When Prof. Markel invited me to post to his blog and told me his readership was primarily law professors, I told him that my blog (X-Judge) was not "academic", and frankly, with but one exception, I hope never to cite a case again. But I leapt at this opportunity because I would be interested in knowing how law professors feel about these issues; what they are teaching in their classrooms, and what they are they learning from their students. I fear that we are in a constitutional crisis and what we give away now we may never get back.

This post was the result of an invitation to PrawfsBlawg.

Saturday, March 3, 2007


Federal judges and prosecutors are concededly political appointments. In concept, judges were to be appointed based upon their competence, experience, integrity and fairness. Unfortunately, judicial philosophy has become the overwhelming criteria. The current administration decries "activist" judges, and then seeks to appoint those who will carry out its conservative agenda. (If that is not activism, I don't know what is.) However, those judges who disappoint by not fulfilling the expectations of their nominators cannot be terminated. President Eisenhower would have loved to discharge Justice Brennan for his liberal decisions, but thanks to life tenure and its guaranty of judicial independence, he could not-----all to the benefit of this country and its citizens.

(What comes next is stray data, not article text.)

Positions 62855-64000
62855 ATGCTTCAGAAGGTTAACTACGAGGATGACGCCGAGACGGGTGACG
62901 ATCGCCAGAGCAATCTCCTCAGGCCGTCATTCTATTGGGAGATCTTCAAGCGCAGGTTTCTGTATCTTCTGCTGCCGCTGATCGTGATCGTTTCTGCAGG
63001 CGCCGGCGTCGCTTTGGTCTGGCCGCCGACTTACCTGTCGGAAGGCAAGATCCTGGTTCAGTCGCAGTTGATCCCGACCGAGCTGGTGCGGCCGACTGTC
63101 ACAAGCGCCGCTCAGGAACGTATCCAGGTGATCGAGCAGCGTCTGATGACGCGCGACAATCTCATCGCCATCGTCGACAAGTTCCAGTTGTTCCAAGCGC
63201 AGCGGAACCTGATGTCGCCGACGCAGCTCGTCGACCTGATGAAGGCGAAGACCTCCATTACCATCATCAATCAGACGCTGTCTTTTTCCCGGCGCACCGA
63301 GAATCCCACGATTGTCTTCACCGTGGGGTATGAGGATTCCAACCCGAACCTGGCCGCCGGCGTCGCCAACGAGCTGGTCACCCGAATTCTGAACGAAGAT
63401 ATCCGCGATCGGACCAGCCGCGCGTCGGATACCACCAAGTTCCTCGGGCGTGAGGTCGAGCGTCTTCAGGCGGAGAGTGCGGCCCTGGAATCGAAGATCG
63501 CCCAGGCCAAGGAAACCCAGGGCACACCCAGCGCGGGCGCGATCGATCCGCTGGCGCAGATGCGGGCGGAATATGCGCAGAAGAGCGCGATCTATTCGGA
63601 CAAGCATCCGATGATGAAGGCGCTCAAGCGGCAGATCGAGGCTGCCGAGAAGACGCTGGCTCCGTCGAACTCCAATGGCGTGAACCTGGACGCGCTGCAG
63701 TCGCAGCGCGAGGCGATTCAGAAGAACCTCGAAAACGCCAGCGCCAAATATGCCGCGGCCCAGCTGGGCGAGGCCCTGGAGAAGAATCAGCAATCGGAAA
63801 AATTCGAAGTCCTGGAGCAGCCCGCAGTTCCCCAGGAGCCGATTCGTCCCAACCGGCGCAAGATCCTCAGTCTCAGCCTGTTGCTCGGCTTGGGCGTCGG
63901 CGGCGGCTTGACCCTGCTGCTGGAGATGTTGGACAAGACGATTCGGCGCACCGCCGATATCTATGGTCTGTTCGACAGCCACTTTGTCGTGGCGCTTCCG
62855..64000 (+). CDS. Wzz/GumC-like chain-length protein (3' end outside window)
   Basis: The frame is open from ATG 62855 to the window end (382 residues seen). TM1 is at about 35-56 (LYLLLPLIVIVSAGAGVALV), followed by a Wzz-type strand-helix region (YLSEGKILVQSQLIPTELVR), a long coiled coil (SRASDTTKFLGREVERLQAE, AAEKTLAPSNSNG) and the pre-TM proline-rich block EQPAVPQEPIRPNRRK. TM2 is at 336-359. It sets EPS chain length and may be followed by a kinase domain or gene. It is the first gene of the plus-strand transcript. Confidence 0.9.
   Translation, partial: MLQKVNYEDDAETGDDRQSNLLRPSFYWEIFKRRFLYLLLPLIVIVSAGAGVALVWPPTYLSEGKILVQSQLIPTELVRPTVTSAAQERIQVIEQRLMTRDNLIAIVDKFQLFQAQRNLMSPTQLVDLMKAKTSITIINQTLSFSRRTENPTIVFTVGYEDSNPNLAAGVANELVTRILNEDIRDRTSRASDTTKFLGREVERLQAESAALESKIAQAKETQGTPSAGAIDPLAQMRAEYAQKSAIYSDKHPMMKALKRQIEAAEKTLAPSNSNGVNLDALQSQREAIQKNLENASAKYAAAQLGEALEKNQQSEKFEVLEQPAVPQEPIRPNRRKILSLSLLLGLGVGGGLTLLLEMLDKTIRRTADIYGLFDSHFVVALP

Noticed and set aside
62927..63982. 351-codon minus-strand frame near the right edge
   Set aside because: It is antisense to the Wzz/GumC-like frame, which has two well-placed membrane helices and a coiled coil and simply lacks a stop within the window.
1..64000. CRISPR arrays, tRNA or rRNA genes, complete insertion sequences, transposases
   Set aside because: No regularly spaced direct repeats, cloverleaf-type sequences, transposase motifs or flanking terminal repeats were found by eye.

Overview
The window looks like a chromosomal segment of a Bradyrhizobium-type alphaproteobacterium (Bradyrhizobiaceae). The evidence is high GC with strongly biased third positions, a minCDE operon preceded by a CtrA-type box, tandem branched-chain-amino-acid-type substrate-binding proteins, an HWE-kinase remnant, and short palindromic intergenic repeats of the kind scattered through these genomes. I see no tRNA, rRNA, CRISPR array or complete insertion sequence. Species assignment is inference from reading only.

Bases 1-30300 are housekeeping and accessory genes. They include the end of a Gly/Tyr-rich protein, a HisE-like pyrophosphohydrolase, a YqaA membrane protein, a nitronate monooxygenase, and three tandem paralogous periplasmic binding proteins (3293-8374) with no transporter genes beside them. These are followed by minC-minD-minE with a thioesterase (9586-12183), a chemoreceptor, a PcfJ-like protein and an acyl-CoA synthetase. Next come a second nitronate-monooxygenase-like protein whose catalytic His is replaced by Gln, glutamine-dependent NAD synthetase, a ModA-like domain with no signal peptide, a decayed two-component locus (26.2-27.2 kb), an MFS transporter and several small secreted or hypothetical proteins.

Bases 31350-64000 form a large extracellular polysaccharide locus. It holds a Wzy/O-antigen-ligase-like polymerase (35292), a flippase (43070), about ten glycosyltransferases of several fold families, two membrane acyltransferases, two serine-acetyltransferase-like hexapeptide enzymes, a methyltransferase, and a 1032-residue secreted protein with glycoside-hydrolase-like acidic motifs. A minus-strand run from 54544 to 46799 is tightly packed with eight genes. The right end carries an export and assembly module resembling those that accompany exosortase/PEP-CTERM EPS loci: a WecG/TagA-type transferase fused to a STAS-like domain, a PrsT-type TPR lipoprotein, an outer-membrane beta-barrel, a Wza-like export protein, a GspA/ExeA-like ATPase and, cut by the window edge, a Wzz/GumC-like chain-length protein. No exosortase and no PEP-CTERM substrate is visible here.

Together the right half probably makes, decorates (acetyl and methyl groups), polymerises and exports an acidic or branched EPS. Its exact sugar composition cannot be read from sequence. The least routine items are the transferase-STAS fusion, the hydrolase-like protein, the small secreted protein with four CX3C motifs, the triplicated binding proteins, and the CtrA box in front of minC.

But not so for federal prosecutors. During my judicial career, I have had the opportunity to see hard-working U.S. Attorneys and their assistants perform their duties in a dedicated and impartial fashion. That seems to be the general consensus regarding those appointees who are now to be replaced by the administration. As abhorrent as I find the practice, I am opposed to requiring the prosecutors to testify before Congressional committees. They should not be put in the awkward position of defending their choices as to past prosecutions and will be prohibited from speaking of pending ones. Few even seem to know why they are being replaced. According to the press, the main complaint does not involve competence, but rather the exercise of their discretion in whom to prosecute or not prosecute. Apparently, they are being removed either for their failure to do the bidding of the administration in prosecuting some or in choosing to prosecute others whom the administration preferred they did not; or merely to replace them as a patronage reward.

Although I am in favor of the Justice Department being called upon to explain and justify these dismissals, I fear that those hearings, as well, will be demeaning to the discharged U.S. Attorneys. The government will parade out a litany of faults and failures to justify and excuse its decision to discharge them. When the hearings are over, we will know what we know today:
The decision to discharge and replace these dedicated public servants was based upon political not personnel considerations.